Use these handy pixel width checking tools to test the length of your page titles:
1. Free Pixel Width Checker Tool — by Search Wilderness
2. Portents SERP preview tool
- Is it descriptive and concise? – According to Google, the page title should give a “quick insight into the content of a result and why it’s relevant to their query”.
- Is it unique? – Google emphasises the importance of having “distinct, descriptive titles for each page on your site”.
- Does it hook the reader? – the page title should grab the user’s attention, so include language that entices them to click through to your web page. However, avoid page titles with ALL CAPS (they take up too much space), or over-optimised keywords (they spoil the user experience and could get you punished – remember, search engines are smart!).
- Have you front-loaded your keyword? – users are likely to scan only the first few words of a page title, so wherever possible, try to include the core keyword that you want to target at the beginning of the page title.
What is a Meta Description?
The meta description summarises the contents on a page in one or two sentences.
The meta description goes in the <head> section of your HTML page.
<meta name="description" content="Meta description text goes here.">
Search engines often display the meta description in the search results.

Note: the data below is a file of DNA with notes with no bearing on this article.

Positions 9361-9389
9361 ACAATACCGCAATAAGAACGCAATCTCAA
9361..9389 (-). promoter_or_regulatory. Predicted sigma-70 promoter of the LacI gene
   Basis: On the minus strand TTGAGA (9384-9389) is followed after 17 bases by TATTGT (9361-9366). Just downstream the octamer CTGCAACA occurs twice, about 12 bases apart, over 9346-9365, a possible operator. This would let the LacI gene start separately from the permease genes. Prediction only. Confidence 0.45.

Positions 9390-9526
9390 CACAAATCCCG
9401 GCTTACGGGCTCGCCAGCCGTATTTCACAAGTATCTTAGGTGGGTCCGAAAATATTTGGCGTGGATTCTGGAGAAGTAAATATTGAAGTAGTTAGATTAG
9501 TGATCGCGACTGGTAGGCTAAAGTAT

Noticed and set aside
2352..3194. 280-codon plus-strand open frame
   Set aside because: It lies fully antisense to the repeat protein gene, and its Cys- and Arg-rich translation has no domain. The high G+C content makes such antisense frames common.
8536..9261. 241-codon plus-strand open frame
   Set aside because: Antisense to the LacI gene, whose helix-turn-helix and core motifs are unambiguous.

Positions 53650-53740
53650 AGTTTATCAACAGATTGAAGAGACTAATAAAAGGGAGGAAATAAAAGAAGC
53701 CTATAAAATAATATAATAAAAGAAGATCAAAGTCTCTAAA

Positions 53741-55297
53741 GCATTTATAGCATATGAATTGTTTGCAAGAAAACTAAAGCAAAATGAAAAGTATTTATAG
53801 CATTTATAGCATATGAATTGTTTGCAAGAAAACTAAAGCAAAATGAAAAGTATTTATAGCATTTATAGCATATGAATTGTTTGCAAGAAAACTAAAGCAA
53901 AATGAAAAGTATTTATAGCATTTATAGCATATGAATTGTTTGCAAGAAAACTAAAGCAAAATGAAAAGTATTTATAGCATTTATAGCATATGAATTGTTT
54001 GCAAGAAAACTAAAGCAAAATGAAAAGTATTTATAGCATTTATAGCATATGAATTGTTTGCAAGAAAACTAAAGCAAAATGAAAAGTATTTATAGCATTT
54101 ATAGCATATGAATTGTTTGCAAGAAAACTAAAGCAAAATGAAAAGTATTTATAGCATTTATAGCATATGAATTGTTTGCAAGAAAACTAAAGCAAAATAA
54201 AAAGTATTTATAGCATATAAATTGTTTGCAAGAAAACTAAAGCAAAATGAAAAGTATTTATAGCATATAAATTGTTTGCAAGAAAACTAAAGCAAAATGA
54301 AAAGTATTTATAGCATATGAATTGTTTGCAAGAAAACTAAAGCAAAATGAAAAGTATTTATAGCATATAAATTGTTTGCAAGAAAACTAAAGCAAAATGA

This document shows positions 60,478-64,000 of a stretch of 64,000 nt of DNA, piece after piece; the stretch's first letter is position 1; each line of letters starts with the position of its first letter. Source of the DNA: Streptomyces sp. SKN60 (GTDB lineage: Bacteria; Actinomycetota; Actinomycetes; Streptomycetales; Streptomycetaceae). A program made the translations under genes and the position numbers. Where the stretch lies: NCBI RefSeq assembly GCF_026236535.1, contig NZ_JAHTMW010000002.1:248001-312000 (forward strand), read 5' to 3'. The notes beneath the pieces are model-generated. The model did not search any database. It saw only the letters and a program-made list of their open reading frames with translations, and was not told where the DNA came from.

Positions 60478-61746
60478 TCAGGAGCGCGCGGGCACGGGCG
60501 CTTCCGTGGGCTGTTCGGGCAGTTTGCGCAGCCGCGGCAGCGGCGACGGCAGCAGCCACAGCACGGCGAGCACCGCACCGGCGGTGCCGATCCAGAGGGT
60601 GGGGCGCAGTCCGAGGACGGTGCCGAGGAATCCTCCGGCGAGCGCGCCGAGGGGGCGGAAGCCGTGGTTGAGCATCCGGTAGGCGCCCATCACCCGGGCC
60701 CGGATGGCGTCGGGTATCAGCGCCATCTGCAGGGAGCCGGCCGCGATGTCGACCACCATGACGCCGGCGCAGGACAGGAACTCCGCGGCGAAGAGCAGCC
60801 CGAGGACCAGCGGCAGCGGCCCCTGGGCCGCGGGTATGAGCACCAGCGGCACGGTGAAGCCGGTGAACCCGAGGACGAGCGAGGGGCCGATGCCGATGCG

It’s worth noting that Google may not always display the meta description that you set, and instead may opt to show another snippet.
Are Meta Descriptions Important to SEO?
Although Google has confirmed that meta descriptions are not a direct ranking factor, they still hold some importance.
According to Google, each page should have a single meta description that should “generally inform and interest users with a short, relevant summary of what a particular page is about. They are like a pitch that convinces the user that the page is exactly what they’re looking for.”
In other words, a well written and engaging meta description can impact a page’s CTR on Google, which as we’ve seen with page titles, can influence a page’s ability to rank.
For that reason, it’s definitely worth putting some thought and effort when writing your meta descriptions.
Writing the Perfect Meta Description: A Checklist